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Gates and Barriers

If gates or barriers are constructed to control access to outdoor recreation access routes, beach access routes, or trails, include openings wide enough to allow hiker passage (figures 47 and 48) that complies with ODAAG, section 1017.3 Clear Tread Width. That section requires 36 inches (915 millimeters) of clear width. However there may be areas where Condition for an Exception 3 applies (for instance, where providing a 36-inch-wide opening would allow the entrance of motorized vehicles that are not permitted behind the barrier). In such circumstances, 32 inches (815 millimeters) clearance, the same as is required for an interior door, will provide pedestrian access to the recreation opportunity without permitting motorized access behind the gate or barrier. Be sure to document all exceptions. If there is a gate, measure the clear opening width with the gate open 90 degrees. As required in ABAAS, section 307.2, do not allow projections into the clear opening width between the trail surface and 27 inches (685 millimeters) above the trail surface. Projections of more than 4 inches (100 millimeters) aren't allowed between 27 inches (665 millimeters) and 80 inches (2,030 millimeters) above the trail surface. ABAAS, section 404.2.3 also contains allowances for projections of closers and stops that aren't likely to apply to trail barriers or gates. Examples of blockage by and passage around barriers are shown in figures 21 and 22. The clear opening width is the key. The travel surface must meet the same requirements as the adjacent outdoor recreation access route, beach access route, or trail.

Photo of a chicane made from log fence poles at the edge of a field near a road.  The chicane is an “S” shaped pathway through a fence that allows people to pass but is sized so that large farm animals and motorized vehicles are too large to fit through the multiple corners that comprise the “S” shape.

Figure 47—The winding configuration of this rustic chicane where the Appalachian Trail crosses Tennessee Highway 91 and the Osborne farm allows pedestrians to pass through the fence to use the trail but keeps motorized users out and horses inside the farm fence.

Photo of a man opening a kissing gate to access a concrete walkway.  The kissing gate consists of a square enclosure with two adjacent openings that lead to opposite sides of a fence.  The gate swings so that only one opening can be accessed at a time.  This gate is made of steel tubing and is sized so that people can pass but the enclosure is too small to allow the passage of motorized vehicles.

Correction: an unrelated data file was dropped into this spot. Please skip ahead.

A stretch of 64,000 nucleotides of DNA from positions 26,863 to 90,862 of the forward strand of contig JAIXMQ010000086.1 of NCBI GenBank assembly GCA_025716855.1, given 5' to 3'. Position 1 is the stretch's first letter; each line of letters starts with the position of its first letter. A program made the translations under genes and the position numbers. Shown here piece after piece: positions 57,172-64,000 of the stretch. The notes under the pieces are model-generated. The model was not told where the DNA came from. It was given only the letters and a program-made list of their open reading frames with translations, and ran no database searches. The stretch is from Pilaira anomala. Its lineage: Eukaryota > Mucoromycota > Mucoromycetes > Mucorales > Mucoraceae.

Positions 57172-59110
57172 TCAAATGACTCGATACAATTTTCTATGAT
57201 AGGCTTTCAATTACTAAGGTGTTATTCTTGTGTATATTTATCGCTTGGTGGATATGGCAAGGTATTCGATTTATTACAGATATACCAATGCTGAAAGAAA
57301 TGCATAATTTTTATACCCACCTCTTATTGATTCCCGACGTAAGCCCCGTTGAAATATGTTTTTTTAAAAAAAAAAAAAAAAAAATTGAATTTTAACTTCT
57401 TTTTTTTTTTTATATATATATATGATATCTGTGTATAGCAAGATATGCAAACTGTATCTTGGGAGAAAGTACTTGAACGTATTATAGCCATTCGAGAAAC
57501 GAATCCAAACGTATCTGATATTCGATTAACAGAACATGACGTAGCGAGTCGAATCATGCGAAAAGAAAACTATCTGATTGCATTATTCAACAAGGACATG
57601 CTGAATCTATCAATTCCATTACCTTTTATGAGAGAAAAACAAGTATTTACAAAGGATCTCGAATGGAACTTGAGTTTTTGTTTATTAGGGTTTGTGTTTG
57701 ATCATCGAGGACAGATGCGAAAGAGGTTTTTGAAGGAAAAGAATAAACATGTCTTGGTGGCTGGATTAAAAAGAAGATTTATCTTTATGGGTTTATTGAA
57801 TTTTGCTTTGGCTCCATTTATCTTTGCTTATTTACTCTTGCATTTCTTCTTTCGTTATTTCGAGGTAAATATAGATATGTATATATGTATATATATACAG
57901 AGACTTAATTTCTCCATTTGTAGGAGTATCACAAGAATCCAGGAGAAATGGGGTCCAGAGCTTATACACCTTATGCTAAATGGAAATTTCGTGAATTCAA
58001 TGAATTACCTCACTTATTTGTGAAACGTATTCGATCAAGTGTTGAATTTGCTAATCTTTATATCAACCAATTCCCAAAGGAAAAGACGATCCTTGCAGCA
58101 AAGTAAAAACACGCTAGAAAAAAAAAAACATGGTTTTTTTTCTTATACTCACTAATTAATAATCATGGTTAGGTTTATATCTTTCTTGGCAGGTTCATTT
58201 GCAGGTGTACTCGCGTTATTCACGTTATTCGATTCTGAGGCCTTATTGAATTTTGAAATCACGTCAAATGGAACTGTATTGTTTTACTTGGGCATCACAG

Figure 48—A steel kissing gate on the Prescott National Forest prevents passage by motor vehicles. The design balances the principles of the Built Environment Image Guide with the needs for access control. Sturdy, vandal-resistant materials were needed to discourage determined off-road vehicle users.


Gate hardware must comply with ABAAS, section 404.2.7. This section refers to the requirement in ABAAS, section 309, that controls and operating mechanisms have to be operable with one hand without tight grasping, pinching, or wrist twisting, using a force no greater than 5 pounds (2.2 newtons), as explained in "Reach Ranges and Operability Requirements." It also requires that operable parts of latches must be located between 34 inches (865 millimeters) and 48 inches (1,220 millimeters) above the trail surface. The operating hardware for sliding gates must be exposed and usable from both sides. In alterations, a projection of five-eighths of an inch (16 millimeters) into the clear width is allowed for the gate latch stop.

Designs for several accessible gates (figure 49) are available in the Forest Service publication "Accessible Gates for Trails and Roads" at http://fsweb.mtdc.wo.fs.fed.us/php/library_card.php?p_num=0623%202340. The publication includes drawings for gates that can be used to close roads and trails to motor vehicle access while still providing providing 36-inch-wide (915-millimeters-wide) passage for pedestrians and devices that meet the definition of a wheelchair (see figures 6 through 11), as well as other gate designs that allow pedestrian and equestrian passage while prohibiting motor vehicle access.

Drawing of a timber rail kissing gate in a barb wire fence.

Figure 49—This timber kissing gate is one of the designs available in the Forest Service publication Accessible Gates for Trails and Roads.


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